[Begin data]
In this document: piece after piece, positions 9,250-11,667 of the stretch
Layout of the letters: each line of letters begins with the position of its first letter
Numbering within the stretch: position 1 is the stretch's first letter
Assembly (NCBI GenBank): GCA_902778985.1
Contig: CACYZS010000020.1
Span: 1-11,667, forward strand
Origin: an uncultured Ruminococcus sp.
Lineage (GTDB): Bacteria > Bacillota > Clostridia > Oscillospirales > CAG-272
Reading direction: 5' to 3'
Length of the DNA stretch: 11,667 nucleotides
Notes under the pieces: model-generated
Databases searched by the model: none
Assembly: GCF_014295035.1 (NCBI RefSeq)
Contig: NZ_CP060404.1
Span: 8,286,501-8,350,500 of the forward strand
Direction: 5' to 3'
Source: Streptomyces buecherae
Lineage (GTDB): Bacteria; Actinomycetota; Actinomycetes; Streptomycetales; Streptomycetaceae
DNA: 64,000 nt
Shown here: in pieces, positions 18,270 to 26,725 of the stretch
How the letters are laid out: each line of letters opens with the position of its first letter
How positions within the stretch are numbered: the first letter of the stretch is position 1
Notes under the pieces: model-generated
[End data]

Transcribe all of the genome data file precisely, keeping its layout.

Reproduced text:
In this document: piece after piece, positions 9,250-11,667 of the stretch
Layout of the letters: each line of letters begins with the position of its first letter
Numbering within the stretch: position 1 is the stretch's first letter
Assembly (NCBI GenBank): GCA_902778985.1
Contig: CACYZS010000020.1
Span: 1-11,667, forward strand
Origin: an uncultured Ruminococcus sp.
Lineage (GTDB): Bacteria > Bacillota > Clostridia > Oscillospirales > CAG-272
Reading direction: 5' to 3'
Length of the DNA stretch: 11,667 nucleotides
Notes under the pieces: model-generated
Databases searched by the model: none
Assembly: GCF_014295035.1 (NCBI RefSeq)
Contig: NZ_CP060404.1
Span: 8,286,501-8,350,500 of the forward strand
Direction: 5' to 3'
Source: Streptomyces buecherae
Lineage (GTDB): Bacteria; Actinomycetota; Actinomycetes; Streptomycetales; Streptomycetaceae
DNA: 64,000 nt
Shown here: in pieces, positions 18,270 to 26,725 of the stretch
How the letters are laid out: each line of letters opens with the position of its first letter
How positions within the stretch are numbered: the first letter of the stretch is position 1
Notes under the pieces: model-generated